When you received your visa stamp inside your passport, an expiration date was also noted. If you are in F or J status and your entry visa expires while you are studying in the U.S., there is no need to renew it as long as you stay in the U.S. However, if you travel abroad you must plan to renew it, no matter how short a trip you take to your country of destination (see the section on Travel to Canada, Mexico and the Caribbean for exceptions).
If you wish to obtain a different type of visa than the type you have now, the following instructions are generally the same but you should see the International Student Advisor for a consultation regarding timing and your particular situation. It is not possible to complete this procedure in the U.S. You may renew your visa at a U.S. Consulate or Embassy in the country to which you are traveling (preferably your home country; countries other than your own may impose stricter requirements or may be unwilling to renew a visa for a citizen or a resident of another country). Be sure to allow plenty of time to obtain a new I-20 from the International Student Advisor before you depart the U.S. A new I-20 is always necessary for F-1 students when applying for a visa. A new IAP-66 for J-1 exchange visitors is not necessary.
Documents you should have with you when renewing your visa:
For some countries, the following documents may be needed:
It is best to apply for the student visa in your home country. Once at the American Embassy, you will complete Form OF-156 for a nonimmigrant visa and possibly be charged a processing fee. (Taiwanese citizens apply through the American Institute in Taiwan; Canadian students are not required to obtain a visa at a consulate, if travelling only between countries in North America.) The amount of time needed to obtain a student visa varies, and questions should be directed to the consulate or embassy.
The consular officer may ask you:
We recommend that you prepare a written statement which answers these questions. You must be truthful and willing to answer direct questions. If the consular officer thinks you are not telling the truth, you may not get a visa.
Before issuing the visa, the U.S. consular officer must be convinced that you have a residence outside the U.S.A. that you have not abandoned and that you have not decided to seek permanent residence in the United States. It is important to confirm for the officer that you have strong ties to your country of residence, such as family, community or social ties, documents showing membership in professional organizations and religious groups, a family business, ownership of property, bank accounts, a job offer, or evidence that people with the kind of education you are seeking are needed. U.S. government officials like documents. Do not emphasize any ties you have to the U.S. and do not talk about working in the U.S. unless you have been awarded a graduate assistantship.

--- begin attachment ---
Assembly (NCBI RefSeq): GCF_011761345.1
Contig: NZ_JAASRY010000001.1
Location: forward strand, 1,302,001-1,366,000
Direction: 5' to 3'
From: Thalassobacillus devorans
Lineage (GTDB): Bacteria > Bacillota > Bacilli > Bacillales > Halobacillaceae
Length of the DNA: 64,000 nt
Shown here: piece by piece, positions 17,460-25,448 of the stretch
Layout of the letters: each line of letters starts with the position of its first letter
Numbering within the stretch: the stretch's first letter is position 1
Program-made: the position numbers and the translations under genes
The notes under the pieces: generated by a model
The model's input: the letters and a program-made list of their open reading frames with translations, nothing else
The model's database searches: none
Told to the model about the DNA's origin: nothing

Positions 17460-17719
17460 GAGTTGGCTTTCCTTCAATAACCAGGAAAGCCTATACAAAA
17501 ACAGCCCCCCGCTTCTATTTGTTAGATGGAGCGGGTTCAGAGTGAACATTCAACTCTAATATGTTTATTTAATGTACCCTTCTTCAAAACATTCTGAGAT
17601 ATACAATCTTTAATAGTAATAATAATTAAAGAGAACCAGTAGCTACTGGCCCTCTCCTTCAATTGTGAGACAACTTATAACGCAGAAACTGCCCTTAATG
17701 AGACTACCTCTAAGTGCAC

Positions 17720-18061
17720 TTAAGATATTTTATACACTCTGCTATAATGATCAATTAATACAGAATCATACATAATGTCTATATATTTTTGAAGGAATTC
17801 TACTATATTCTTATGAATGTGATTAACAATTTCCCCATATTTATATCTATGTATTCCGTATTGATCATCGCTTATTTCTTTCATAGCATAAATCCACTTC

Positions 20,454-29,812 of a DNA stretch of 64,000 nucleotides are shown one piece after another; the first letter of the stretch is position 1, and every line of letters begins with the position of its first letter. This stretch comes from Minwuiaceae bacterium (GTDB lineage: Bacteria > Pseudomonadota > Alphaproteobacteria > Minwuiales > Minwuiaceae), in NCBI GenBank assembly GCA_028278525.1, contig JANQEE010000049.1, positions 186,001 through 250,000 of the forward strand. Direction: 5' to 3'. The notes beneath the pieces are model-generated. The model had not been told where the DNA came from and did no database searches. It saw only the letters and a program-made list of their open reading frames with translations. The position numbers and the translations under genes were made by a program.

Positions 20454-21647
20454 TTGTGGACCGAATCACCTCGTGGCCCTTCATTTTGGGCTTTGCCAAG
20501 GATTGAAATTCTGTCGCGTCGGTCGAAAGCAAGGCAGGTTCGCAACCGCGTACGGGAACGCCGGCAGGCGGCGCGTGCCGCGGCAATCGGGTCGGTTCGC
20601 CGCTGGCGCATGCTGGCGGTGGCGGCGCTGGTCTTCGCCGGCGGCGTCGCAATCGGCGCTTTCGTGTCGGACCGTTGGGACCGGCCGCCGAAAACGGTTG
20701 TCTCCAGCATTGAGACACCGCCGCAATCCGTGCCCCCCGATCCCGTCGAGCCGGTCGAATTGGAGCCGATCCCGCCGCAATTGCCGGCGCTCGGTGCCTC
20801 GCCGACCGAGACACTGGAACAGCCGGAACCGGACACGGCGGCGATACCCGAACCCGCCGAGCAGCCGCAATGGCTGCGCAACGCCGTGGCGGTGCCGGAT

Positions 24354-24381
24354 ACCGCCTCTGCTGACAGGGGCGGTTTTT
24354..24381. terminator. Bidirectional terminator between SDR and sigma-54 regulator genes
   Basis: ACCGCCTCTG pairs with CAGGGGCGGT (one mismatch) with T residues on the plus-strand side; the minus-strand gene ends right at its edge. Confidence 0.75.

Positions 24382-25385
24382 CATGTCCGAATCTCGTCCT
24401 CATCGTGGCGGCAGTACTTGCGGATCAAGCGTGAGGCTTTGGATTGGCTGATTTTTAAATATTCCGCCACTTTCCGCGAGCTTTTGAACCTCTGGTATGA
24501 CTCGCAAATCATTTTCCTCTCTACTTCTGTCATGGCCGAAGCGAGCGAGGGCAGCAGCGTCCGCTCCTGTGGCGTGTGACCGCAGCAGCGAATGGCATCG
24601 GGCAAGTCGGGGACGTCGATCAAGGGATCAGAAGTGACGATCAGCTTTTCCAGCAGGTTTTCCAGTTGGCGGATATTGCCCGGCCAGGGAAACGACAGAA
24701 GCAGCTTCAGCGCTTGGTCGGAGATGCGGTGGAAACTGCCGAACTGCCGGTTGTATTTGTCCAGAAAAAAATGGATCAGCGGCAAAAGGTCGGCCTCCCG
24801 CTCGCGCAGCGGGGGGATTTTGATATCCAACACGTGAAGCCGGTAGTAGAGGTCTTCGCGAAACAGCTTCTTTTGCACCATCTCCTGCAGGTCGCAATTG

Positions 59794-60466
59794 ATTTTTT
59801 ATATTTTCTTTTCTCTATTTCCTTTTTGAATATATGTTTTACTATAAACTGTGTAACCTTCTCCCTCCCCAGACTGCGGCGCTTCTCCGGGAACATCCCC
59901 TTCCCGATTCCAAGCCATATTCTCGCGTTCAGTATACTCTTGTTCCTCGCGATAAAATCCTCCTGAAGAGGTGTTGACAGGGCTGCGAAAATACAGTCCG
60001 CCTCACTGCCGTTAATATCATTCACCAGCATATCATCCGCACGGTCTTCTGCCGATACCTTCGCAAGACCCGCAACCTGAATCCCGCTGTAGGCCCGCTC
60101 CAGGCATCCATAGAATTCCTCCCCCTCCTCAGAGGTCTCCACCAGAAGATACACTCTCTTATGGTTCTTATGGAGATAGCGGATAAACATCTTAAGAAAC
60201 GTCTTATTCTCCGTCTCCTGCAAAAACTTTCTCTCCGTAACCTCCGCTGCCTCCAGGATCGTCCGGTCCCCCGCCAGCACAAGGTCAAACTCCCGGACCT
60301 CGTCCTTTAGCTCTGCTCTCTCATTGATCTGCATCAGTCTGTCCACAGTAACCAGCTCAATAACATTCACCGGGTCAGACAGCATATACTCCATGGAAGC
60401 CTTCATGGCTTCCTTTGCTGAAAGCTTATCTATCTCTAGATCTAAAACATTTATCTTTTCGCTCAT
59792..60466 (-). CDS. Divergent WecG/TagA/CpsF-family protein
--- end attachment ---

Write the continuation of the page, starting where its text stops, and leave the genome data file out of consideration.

Rehearse what you plan to say to the consular officer. Practice your English! You should make copies of any documents submitted to the consul just in case a problem develops. It is important that you are courteous and clear in your presentation. You will only have a few minutes to state your case. Applications should be made as early as possible.
If you are denied a student visa: you have probably not proven to the consular officer that you are entitled to renew or obtain a student visa. In most cases the denial will be based on a failure to prove a "permanent residence" in or "strong ties" to your home country. A visa denial is not permanent and may be reconsidered if you can show further convincing evidence. We strongly suggest that you contact Purchase if you are denied a visa so that we can assist you in your second application to the U.S. consulate.
Reminder! If you fail to renew an expired visa while you are abroad, it is likely that you will be denied re-entry into the U.S. The only exception to this rule occurs when you travel to a neighboring country for a short trip. (See "Travel to Canada…").